Jacob Bronsther worries that Obama faces serious credibility problems in the Middle East, not because of recent history, but because of "the Muslim fascination with conspiracy theories."
It goes beyond Saudi schoolbooks that teach as fact the Protocols of the Elders of Zion (a demonstrably bogus Jewish "plot" for world domination) and Tehran's sponsorship of a Holocaust skeptics conference. The 2004 tsunami? That was possibly caused by an Indian nuclear test, ably assisted by experts from the US and Israel, according to Egyptian newsweekly Al-Osboa. According to the 2006 Pew Global Attitudes Project, majorities in Egypt, Jordan, Indonesia, and Turkey do not believe that Arabs carried out the 9/11 attacks. And when asked in the same survey what is most responsible for Muslim nations' lack of prosperity, about half of those in majority Muslim countries responded "US and Western policies" either first or second, beating out "lack of education," "government corruption," "Islamic fundamentalism," and "lack of democracy."This is nicely done. The tsunami theory is utterly ludicrous, of course. But the Muslim suspicion of "US and Western policies" is somewhat less so, and the non-conspiratorial answers don't actually contradict it; there could occasionally be some connection, for instance, between government corruption and US policies.
Treating totally different types of argumentation as equivalent is a typical centrist gambit, though; this is how we know that Ann Coulter is the Right's version of Noam Chomsky, and Martin Durkin and James Hansen are both dubious sources for information on climate science.
Anyway, conspiracy theories are problematic, and here's why:
[W]hen Mr. Obama promises X Thursday, a great percentage of Muslims will believe he really intends Y or that some shadowy organization will ensure Z.If this doesn't sound all that different from everyday life in these United States, you're obviously overlooking the uniquely Islamic character of the Islamic fascination with Islamic conspiracy theories that arise from the Islamic influence of Islam in the Islamic world.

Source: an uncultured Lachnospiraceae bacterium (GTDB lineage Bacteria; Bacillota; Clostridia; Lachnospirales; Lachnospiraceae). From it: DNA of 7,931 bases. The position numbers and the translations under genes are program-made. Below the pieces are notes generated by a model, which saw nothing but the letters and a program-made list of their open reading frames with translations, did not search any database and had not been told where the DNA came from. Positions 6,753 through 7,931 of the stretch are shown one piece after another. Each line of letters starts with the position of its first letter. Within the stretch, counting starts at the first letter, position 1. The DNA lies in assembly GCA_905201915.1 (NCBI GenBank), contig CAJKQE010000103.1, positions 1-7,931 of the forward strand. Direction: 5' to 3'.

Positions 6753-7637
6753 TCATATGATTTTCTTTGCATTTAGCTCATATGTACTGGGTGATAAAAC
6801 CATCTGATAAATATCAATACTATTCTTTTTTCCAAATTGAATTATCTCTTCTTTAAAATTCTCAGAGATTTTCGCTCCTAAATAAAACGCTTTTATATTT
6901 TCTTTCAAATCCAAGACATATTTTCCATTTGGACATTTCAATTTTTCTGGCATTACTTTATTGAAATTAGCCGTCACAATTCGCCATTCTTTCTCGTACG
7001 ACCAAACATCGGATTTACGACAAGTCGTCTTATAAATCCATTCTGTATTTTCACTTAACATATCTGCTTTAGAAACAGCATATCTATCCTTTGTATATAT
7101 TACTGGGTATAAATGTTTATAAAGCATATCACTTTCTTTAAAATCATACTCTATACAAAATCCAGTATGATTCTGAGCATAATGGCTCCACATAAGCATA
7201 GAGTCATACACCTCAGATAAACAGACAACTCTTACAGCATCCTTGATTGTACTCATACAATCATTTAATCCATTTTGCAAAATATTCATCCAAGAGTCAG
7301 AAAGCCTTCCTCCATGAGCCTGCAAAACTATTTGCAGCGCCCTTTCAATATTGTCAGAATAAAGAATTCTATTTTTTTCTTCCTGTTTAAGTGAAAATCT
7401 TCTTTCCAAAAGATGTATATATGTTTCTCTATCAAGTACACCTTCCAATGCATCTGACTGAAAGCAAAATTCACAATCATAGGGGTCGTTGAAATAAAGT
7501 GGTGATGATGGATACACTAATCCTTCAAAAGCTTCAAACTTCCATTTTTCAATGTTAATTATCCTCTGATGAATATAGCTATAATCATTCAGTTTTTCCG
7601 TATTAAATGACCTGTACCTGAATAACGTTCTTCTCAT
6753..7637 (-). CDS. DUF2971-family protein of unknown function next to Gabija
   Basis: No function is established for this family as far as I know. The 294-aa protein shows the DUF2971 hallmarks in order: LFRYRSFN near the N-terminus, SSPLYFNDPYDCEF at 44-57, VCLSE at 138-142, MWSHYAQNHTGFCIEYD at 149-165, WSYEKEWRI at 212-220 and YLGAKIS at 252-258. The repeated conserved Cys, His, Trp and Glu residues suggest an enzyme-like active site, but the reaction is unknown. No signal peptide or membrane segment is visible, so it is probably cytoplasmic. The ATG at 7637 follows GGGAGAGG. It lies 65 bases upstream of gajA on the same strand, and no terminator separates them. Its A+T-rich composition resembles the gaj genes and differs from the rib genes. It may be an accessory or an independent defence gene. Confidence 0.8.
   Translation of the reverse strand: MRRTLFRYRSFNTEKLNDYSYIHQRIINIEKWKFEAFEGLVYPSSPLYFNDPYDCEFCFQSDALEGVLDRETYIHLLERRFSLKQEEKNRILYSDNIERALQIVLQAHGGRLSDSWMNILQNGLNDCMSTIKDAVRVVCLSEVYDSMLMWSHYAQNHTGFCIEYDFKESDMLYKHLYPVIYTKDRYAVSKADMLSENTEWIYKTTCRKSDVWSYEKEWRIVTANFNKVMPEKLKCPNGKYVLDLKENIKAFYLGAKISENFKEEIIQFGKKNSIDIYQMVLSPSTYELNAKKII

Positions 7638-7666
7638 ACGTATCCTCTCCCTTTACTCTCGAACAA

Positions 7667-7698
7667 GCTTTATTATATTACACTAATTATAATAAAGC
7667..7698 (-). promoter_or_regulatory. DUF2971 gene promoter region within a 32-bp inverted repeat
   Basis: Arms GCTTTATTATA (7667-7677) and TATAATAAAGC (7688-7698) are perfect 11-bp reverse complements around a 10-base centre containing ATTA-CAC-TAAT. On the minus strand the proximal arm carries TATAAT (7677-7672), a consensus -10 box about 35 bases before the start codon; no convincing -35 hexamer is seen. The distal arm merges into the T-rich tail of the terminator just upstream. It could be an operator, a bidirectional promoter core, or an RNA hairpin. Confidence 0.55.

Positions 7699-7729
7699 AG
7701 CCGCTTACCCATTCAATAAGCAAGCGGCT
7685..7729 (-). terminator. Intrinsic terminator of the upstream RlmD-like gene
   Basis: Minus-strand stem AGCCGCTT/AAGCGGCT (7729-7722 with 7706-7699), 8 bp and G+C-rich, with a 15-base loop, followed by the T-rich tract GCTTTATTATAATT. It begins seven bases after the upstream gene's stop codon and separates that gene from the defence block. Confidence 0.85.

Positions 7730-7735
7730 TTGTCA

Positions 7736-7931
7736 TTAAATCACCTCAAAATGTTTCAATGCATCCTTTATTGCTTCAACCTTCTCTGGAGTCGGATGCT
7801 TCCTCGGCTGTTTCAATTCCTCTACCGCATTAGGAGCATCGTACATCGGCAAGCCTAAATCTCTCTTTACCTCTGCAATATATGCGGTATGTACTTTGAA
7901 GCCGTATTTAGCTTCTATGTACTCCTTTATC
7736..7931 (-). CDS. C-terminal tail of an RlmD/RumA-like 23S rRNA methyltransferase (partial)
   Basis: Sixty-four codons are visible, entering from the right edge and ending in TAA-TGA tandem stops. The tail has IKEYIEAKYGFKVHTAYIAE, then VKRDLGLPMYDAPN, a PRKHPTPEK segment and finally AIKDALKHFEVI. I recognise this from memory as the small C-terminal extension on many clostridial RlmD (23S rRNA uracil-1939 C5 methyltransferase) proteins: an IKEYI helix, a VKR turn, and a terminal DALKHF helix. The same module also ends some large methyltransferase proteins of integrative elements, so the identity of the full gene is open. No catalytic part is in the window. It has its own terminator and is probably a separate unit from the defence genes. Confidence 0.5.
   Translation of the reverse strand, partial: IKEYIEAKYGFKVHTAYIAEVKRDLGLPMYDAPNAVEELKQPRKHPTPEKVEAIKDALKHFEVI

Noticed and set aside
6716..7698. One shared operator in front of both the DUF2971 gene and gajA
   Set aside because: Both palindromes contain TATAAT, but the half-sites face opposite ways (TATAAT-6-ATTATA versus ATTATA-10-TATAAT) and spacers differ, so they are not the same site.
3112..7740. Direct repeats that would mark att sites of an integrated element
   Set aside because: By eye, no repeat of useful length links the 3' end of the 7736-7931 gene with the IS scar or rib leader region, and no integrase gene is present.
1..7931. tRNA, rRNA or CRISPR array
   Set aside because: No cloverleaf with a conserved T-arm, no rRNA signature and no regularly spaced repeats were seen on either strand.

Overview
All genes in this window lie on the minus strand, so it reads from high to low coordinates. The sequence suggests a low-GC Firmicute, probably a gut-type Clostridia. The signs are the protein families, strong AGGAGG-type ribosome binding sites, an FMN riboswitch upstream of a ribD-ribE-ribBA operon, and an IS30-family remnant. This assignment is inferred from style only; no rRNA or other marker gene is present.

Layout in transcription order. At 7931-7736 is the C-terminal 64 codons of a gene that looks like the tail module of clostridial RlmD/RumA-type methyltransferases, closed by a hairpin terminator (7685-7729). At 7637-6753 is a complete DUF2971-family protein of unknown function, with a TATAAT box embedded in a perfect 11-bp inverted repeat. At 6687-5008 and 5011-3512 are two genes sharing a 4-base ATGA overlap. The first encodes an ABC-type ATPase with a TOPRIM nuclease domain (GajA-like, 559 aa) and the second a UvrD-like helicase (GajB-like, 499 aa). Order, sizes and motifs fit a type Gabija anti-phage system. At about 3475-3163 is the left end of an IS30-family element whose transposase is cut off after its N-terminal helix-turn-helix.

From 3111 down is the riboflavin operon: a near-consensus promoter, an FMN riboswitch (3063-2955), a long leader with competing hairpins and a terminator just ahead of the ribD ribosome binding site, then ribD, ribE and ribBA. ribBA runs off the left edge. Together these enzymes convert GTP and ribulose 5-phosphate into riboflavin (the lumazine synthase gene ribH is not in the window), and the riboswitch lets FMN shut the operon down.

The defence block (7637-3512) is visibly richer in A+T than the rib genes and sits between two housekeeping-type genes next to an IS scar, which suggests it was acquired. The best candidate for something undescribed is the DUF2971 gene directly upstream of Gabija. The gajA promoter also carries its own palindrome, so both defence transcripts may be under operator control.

Every culture exhibits some interest in conspiracy theories (see "The Da Vinci Code"), but they are especially resonant in Muslim contexts, and Western leaders need to find a way to mitigate this problem.Sometimes I feel I must go mad. Bronsther has the opportunity to discuss conspiracy theories — specifically as they relate to the anti-American policies of an Islamo-Marxist president with no birth certificate who once launched a terrorist attack on a South African rugby team — and he trots out The Da Vinci Code as an example of conspiratorial thinking in the West.
Never mind that it's not only possible but respectable for American politicians to claim that global warming is a Marxist conspiracy, that evolution is an atheo-nihilist conspiracy, that the aim of higher education is to produce an army of radical Derridean firebrands who'll vote robotically for Nancy Pelosi and Harry Reid, that Saddam dragged all his weapons to Syria right before we invaded, and that there's some sort of ideological alliance between fundamentalist Islam and the pro-sodomy babykillers and feminazis of the Left.
Never mind the 9/11 "truthers," who are too busy fretting over particle-beam weapons and hidden explosive charges and barrels of thermate to realize that the Twin Towers didn't actually need to collapse to provide a justification for war. And never mind our flocks of amateur Antichrist-hunters, and the world-hating ghouls who treat every deadly Third World mudslide as a glad tiding of the Rapture. Outside of our brief fascination with the dime-novel exploits of a fictional Harvard symbologist, we've managed to avoid the worst excesses of the conspiracy-theoretic mindset...thanks, it turns out, to our Judeo-Christian heritage: